Mediation is voluntary, confidential, objective and most of all you remain in control of any decisions.
When couples separate or divorce there are a number of practical concerns that need addressing including; where the children will live, when can parents see the children, will the family home have to be sold.
Mediation gives people a chance to explain their needs and concerns in the presence of a professional mediator to achieve a mutually acceptable solution. Mediators do not judge or tell you what to do but help you achieve a solution.
We offer mediation services that comply with the four principles of mediation:
These principles are central to the delivery of an independent family mediation process and govern the way in which all recognised family mediators work. We cannot dilute these principles which are embedded in Code/s of Practice applied by all mediation representative and regulatory bodies and in documentation provided by mediators to clients.
As mediators we are not able to provide mediation without the voluntary agreement of both clients to participate in the process.
Within the civil jurisdiction, this has been expressed in the following way: “The hallmark of Alternative Dispute Resolution procedures, and perhaps the key to their effectiveness in individual cases, is that they are processes voluntarily entered into by the parties in dispute with outcomes, if the parties so wish, which are non-binding. Consequently the court cannot direct that such methods be used but may merely encourage and facilitate” (Halsey v Milton Keynes General NHS Trust  EWCA (Civ) 576). Attendance at a mediation assessment meeting can however be ordered as a contact activity under s.11A and 11C Children Act 1989.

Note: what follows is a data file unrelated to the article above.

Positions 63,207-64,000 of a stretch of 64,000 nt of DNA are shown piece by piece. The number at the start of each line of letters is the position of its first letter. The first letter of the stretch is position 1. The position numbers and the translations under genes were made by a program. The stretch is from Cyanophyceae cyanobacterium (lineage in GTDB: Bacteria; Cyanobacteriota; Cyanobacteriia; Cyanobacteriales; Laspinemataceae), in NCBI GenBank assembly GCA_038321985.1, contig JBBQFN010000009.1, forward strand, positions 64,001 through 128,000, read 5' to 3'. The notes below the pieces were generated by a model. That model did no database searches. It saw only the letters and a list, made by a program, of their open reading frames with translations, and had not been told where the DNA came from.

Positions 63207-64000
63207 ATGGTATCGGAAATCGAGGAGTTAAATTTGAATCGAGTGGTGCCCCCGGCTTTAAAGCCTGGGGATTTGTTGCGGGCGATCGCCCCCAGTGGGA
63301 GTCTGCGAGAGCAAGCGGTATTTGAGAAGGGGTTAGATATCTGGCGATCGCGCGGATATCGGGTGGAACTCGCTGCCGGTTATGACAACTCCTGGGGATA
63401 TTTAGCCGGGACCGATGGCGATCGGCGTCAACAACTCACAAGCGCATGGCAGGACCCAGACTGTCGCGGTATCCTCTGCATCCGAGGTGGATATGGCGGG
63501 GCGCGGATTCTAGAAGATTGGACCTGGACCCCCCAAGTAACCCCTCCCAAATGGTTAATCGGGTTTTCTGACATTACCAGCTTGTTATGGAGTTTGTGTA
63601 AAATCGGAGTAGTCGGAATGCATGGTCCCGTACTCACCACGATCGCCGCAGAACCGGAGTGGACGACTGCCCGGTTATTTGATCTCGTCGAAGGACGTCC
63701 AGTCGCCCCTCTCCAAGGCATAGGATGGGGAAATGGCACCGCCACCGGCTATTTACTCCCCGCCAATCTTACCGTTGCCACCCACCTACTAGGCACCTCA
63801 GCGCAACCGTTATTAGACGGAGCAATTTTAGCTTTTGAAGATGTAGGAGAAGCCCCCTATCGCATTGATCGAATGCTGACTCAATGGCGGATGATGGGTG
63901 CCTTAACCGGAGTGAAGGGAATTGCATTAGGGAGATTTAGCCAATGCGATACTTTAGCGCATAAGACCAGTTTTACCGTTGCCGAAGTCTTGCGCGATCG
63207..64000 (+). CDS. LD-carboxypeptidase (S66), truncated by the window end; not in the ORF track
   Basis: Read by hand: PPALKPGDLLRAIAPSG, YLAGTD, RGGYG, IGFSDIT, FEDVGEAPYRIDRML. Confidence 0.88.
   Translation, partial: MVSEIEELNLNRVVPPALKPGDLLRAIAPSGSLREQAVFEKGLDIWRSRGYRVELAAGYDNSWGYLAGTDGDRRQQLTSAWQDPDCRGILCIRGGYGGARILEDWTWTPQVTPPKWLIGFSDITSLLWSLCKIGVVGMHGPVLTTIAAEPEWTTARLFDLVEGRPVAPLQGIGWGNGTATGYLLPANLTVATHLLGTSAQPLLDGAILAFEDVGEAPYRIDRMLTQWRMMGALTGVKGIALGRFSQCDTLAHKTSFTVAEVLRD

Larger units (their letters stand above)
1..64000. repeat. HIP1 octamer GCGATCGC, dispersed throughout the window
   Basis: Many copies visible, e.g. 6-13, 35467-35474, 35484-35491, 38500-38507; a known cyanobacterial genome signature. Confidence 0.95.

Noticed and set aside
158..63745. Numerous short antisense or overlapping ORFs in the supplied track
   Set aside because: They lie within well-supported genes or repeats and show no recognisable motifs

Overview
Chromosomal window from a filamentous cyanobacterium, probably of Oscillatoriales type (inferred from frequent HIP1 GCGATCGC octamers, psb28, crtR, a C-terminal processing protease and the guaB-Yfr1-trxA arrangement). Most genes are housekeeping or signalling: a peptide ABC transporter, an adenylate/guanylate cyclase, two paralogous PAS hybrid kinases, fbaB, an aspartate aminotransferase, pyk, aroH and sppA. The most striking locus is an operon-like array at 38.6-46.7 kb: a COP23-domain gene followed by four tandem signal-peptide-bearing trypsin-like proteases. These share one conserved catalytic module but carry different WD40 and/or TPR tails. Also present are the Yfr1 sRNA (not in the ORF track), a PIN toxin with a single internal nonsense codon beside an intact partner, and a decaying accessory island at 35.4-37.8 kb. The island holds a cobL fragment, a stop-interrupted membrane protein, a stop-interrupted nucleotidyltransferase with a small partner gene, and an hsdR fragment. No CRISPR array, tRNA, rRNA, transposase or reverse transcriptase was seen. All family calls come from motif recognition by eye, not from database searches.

The confidentiality of any process of family mediation is covered by an existing precedent: Re D (Minors) (Conciliation: Privilege) Disclosure of Information)  1 FLR 932, which states that “parents would not achieve a compromise unless they approached conciliation openly and were prepared to give and take. They would not make admissions or conciliatory gestures unless they were confident that these could not be used against them. Any attempt at conciliation must be off the record but there were exceptions . . . “and further “the only exception would be in rare cases where a statement made during conciliation indicates that the maker has caused or is likely to cause serious harm to a child”.
Any client entering a mediation process is asked to sign an “Agreement to Mediate – which sets out both the scope of and limitations to confidentiality in line with Re D (and in regard to legislation relating to abuse and harm and money laundering) – and further, participants to a mediation are asked not to call the mediator to provide evidence (either as notes or in person).
We act as an impartial third person to assist people to reach their own, informed decisions. It is therefore important that mediators are understood by all concerned to be independent of the court. They do of course have a special concern for the welfare and protection of children and young people.
We will work with clients to help them achieve an outcome that is appropriate to their situation. It is often the case that reaching an enduring outcome, likely to stand the test of time and deal with underlying issues of conflict, will require more than one meeting and wherever possible, arrangements should take into account that a mediation process may require the court to adjourn matters whilst the mediation continues.